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William V. Sweet and Chris Zervas

Abstract

Climatologies of sea level anomalies (>0.05 m) and daily-mean storm surges (>0.3 m) are presented for the 1960–2010 cool seasons (October–April) along the East Coast of the United States at Boston, Massachusetts; Atlantic City, New Jersey; Sewells Point (Norfolk), Virginia; and Charleston, South Carolina. The high sea level anomaly and the number of storm surges, among the highest in the last half century during the 2009/10 cool season, are comparable during strong El Niño cool seasons. High numbers of daily storm surges occur in response to numerous East Coast extratropical cool-season storms and have a positive correlation with the El Niño phase of the El Niño–Southern Oscillation (ENSO). Patterns of anomalously high sea levels are attributed to El Niño–related changes to atmospheric pressure over the Gulf of Mexico and eastern Canada and to the wind field over the Northeast U.S. continental shelf.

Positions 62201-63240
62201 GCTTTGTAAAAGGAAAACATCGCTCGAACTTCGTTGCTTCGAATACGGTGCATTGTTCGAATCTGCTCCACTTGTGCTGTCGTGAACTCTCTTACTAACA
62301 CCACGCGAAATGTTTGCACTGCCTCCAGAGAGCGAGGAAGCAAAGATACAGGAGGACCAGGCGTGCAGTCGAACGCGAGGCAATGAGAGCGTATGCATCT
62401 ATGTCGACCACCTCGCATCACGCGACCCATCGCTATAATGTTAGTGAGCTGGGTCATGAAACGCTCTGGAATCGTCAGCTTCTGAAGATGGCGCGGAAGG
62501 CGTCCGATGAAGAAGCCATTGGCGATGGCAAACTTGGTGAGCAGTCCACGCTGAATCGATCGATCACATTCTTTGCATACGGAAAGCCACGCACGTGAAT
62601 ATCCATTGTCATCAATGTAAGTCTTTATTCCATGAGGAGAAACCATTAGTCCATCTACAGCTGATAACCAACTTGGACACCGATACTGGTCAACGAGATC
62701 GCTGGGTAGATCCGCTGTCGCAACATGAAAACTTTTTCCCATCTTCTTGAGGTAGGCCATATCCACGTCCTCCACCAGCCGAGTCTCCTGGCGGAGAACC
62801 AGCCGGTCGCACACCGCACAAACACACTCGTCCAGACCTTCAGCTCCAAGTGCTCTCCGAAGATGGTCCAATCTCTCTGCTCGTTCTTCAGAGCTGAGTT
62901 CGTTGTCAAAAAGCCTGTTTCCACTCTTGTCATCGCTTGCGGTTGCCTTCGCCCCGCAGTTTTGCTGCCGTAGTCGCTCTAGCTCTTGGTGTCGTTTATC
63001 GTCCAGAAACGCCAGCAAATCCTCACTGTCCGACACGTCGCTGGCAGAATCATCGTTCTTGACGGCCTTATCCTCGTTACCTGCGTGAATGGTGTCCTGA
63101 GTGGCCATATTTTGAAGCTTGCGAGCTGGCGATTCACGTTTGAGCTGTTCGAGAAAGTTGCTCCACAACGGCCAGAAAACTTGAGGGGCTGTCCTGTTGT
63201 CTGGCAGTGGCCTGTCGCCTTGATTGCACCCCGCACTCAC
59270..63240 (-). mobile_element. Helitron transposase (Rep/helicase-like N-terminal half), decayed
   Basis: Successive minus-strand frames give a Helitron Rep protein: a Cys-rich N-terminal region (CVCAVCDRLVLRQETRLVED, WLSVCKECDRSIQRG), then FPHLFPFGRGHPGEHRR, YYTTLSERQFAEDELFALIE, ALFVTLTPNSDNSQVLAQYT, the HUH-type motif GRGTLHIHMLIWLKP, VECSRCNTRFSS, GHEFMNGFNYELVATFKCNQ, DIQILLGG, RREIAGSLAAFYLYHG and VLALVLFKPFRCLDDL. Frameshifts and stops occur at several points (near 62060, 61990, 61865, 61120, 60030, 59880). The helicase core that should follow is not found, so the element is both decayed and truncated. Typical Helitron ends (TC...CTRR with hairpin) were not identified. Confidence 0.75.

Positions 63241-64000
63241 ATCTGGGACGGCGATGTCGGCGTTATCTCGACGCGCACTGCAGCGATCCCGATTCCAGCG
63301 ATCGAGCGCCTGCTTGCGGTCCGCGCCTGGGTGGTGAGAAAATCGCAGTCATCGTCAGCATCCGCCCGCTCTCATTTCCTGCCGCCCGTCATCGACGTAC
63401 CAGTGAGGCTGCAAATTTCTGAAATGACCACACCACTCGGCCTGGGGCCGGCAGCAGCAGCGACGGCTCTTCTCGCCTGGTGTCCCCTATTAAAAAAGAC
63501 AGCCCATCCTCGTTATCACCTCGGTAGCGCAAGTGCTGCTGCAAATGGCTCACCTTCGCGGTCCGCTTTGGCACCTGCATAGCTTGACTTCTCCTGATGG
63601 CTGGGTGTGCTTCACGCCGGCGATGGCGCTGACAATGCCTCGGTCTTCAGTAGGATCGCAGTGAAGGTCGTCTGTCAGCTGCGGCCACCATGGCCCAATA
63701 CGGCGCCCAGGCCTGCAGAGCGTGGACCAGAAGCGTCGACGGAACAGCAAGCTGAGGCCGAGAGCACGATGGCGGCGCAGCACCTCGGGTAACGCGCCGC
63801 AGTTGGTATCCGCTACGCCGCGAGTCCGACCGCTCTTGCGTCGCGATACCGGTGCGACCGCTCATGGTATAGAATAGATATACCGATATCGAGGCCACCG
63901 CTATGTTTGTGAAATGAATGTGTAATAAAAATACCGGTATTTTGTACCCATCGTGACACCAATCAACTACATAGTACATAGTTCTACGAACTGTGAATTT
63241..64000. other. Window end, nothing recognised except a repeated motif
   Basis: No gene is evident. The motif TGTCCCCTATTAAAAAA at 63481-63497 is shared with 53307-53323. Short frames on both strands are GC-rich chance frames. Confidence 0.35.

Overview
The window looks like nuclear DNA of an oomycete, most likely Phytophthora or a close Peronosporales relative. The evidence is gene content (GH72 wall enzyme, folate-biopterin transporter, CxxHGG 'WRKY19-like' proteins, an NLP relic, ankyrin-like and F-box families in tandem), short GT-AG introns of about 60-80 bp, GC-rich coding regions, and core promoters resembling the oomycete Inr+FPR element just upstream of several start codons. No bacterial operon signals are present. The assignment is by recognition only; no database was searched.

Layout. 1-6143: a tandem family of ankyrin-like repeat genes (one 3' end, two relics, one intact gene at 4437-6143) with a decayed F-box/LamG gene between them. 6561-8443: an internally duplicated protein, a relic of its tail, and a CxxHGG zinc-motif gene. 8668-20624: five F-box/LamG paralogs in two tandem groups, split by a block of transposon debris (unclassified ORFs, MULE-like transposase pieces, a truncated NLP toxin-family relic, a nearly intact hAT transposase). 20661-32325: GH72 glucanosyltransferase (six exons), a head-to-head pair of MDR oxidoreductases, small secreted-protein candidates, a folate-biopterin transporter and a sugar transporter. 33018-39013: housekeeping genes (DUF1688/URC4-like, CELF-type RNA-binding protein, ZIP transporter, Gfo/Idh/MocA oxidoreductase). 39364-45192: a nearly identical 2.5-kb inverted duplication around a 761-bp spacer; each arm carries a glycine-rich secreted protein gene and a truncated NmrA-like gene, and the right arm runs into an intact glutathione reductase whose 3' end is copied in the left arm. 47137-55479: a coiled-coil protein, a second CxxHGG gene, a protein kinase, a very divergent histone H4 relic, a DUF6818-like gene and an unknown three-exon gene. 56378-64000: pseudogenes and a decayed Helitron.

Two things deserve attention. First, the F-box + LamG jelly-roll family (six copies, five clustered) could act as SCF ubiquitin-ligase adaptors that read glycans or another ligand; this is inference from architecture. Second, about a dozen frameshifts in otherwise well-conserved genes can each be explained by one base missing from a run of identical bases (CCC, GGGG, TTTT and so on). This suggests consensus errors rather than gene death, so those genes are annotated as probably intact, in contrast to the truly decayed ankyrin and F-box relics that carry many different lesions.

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Joseph Park, Robert Heitsenrether, and William Sweet

Abstract

The National Oceanic and Atmospheric Administration (NOAA) is transitioning the primary water level sensor at the majority of tide stations in the National Water Level Observation Network (NWLON) from an acoustic ranging system to a microwave radar system. Field comparison of the acoustic and microwave systems finds statistically equivalent performance when temperature gradients between the acoustic sensor and water surface are small and when significant wave height is less than roughly 0.5 m. When significant wave height is greater than approximately 0.5–1 m, the acoustic system consistently reports lower water levels. An analysis of 2 months of acoustic and microwave water level data at Duck, North Carolina, finds that the majority of differences between the two sensors can be attributed to systemic errors in the acoustic system and that the microwave system captures water level variability with higher fidelity than the acoustic system. NWLON real-time data products include the water level standard deviation, a statistic that can serve as a proxy for significant wave height. This study identifies 29 coastal water level stations that are candidates for monitoring wave height based on water level standard deviation, potentially adding a significant source of data for the sparsely sampled coastal wave fields around the United States, and finds that the microwave sensor is better suited than the acoustic system for wave height estimates.